Expedition Signals: Episode 4.
On the Newsletter Rebranding, Sustainable Software Architecture and the 3 Complexity Sources, Scrum, Opportunity Blindness, and Other Crazy Stuff.
It's been quite a while since the last issue, but we're here again with a new episode.
I'm still experimenting with the newsletter, trying to come up with something that feels right. And in that pursuit, today I come with some news to share with you:
The newsletter has gone through a rebranding.
The prior brand name was not very clear to the outside world. It was too focused on me and my own journey. The show's title, Expedition Signals, reflected that fact. I could picture people's thought process when stumbling upon it for the first time: "So this is about an expedition...alright. For what? No idea. Should I care? Meh! Ok, let's move on."
It didn't convey much about what this publication is all about.
This newsletter's always been about sustainable life, business, and product growth. It's about helping people like you become more sustainable entrepreneurs, creators, and innovators in tech. So in response, I've decided to baptize it under a new name: Playing the Long Game.
I believe it better conveys the core idea and philosophy behind the publication.
But changes have not stopped there.
The newsletter also moved to a new home.
I decided to give it a chance to Substack. It's lately being praised far and wide for its growth-boosting features (namely, referrals, recommendations, Boost, and a long list of enablers and upcoming improvements in that area). You can have a look at this article if you want to learn more about the latest Substack's growth features.
And as it couldn't be otherwise, this publication now lives under a new, independent domain: playingthelongame.com.
Of course, I'd love to know your thoughts about these changes.
If there is something you'd like to share, please let me know. Let's see how the experiment plays out.
That said, here's what I have to share with you this week.
Things I'm Thinking About.
How to Engineer Your SaaS Architecture as a Beginner Founder to Move Fast Today (Without Paying the Price in the Future).
"What if we cannot easily change the system later? What if it can't scale? What if it goes down? What if...?"
I've been building software for 15+ years, and I still remember those feelings when I started building my first SaaS. You want to account for every possible circumstance...but you drown in a sea of permanent hesitation and overwhelm.
However, there is a way out. In this article, I'll show you how to grow a sustainable architecture that can adapt more quickly to your evolving needs.
Want to take a look? Let's dive in.
Gems I Found.
How Big Tech Runs Tech Projects and the Curious Absence of Scrum.
Do companies actually use Scrum?
In this piece, Gergely Orosz, an ex-tech leader at companies like Uber, Microsoft, or Skyscanner, offers a detailed deep dive into how different organizations (big and small, tech and non-tech, consulting or product-oriented) approach project management.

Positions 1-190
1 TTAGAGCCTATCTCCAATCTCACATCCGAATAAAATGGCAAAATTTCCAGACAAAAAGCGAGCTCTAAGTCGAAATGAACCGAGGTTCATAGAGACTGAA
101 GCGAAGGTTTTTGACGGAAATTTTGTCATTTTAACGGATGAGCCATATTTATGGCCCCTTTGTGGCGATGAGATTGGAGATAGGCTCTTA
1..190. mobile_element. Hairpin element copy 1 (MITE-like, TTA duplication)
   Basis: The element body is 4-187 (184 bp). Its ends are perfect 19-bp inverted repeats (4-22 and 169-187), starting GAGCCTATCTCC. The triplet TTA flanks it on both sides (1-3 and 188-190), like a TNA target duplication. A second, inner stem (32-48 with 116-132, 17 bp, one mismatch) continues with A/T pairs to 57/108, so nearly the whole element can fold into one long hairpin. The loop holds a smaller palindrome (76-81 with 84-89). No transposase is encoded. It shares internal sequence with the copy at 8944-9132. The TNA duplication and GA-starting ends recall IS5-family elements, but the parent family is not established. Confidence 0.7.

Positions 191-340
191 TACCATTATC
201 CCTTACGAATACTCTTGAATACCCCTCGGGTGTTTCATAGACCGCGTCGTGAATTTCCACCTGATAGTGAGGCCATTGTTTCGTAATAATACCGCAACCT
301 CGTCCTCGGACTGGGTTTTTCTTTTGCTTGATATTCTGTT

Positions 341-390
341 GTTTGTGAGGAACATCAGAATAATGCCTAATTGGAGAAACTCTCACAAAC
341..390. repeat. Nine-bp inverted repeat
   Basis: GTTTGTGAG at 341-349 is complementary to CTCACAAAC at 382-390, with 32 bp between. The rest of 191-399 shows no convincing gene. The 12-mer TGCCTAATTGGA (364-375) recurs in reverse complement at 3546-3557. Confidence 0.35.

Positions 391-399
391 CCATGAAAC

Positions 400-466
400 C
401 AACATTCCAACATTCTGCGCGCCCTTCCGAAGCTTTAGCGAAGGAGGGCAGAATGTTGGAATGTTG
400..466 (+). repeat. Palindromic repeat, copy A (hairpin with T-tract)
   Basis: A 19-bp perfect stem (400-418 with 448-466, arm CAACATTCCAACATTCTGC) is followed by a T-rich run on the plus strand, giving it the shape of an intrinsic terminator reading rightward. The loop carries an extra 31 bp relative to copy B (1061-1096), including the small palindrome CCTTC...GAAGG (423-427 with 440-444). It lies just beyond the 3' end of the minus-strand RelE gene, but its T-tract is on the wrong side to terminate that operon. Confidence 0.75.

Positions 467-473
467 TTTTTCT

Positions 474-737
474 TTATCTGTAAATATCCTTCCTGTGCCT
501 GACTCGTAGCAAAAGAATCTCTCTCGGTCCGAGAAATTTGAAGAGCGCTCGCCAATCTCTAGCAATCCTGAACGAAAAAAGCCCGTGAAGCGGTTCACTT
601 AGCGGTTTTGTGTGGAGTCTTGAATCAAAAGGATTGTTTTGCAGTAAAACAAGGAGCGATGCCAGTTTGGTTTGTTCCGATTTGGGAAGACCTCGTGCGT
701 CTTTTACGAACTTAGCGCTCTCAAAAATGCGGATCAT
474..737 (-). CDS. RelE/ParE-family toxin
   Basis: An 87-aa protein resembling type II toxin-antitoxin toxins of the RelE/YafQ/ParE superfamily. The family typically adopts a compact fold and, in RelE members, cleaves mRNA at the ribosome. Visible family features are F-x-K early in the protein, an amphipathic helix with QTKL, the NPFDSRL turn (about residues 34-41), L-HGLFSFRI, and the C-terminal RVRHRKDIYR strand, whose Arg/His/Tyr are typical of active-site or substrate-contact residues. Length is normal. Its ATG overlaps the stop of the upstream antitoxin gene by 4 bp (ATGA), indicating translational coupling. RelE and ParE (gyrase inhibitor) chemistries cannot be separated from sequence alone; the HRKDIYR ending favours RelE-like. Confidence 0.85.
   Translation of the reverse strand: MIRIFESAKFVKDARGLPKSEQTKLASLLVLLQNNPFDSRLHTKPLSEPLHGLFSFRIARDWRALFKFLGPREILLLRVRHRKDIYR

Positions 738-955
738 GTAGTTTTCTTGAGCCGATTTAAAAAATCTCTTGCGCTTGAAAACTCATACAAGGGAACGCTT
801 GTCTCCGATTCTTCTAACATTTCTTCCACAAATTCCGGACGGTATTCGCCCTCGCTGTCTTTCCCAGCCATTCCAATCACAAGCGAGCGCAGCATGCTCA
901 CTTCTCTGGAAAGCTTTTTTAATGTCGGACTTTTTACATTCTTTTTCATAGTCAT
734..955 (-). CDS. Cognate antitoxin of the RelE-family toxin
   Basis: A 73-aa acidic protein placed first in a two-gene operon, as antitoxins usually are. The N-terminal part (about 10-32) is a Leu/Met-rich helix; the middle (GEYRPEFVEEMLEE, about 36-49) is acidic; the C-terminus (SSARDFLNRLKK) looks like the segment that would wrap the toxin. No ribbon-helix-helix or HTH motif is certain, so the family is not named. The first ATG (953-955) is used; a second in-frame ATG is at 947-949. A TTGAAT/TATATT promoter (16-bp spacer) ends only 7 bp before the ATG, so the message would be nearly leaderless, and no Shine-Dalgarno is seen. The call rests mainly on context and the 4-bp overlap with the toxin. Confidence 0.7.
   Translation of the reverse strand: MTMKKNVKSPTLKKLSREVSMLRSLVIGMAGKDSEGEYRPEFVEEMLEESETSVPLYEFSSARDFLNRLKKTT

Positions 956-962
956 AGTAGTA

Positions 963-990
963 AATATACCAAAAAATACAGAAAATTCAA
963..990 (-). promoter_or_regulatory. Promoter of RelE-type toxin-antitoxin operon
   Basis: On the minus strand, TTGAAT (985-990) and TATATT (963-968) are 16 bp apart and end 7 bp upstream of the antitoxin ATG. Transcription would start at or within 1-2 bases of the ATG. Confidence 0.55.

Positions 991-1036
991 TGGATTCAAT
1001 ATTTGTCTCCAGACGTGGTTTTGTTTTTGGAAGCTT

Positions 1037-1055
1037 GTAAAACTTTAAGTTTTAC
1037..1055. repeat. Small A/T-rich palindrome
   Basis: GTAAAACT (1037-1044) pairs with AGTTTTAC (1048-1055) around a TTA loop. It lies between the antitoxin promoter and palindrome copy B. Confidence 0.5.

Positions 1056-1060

A surprising insight for many might be the absence of Scrum at big tech companies.
But maybe that shouldn't be that surprising after all.
As we saw in a previous episode, overly prescriptive solutions are too rigid. They tend to sell better but suffer in highly-complex, evolutionary environments. And Scrum is no exception.
Want to take a look? You can read his article here.
As a side note, I recently joined Gergely's newsletter, The Pragmatic Engineer, as a paid subscriber. It's an incredible source to keep the pulse of the industry. Totally recommendable.
If you want to look at more of his insightful content, you can visit his site here.
As entrepreneurs, or simply as human beings, our goals often make us blind to unique opportunities that show up in our way.
In this episode of his newsletter, Louie Bacaj explains the topic, grounded in historical discoveries and his own experiences as a newborn entrepreneur.
Interested? If so, keep reading.
Did Figma Actually Win Sketch?
This week I stumbled upon this Twitter thread by Justin Jackson.
The news about the recent $20 billion Figma acquisition by Adobe has been all around. And as usual, the reactions have not been long in coming. The popular conclusion is the one we often find in the media: Figma's won Sketch.
But that results from the typical, misleading, winner-takes-all mindset that is so harmful.
Justin makes a powerful argument on why Sketch has not necessarily lost.
Want to see what he had to say? You can read it here.
"There is only one success: to be able to spend your life in your own way." —Christopher Morley.
Thanks for reading Playing the Long Game. Did you enjoy it? I hope you did.
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And that's all for now.
Have a creative time.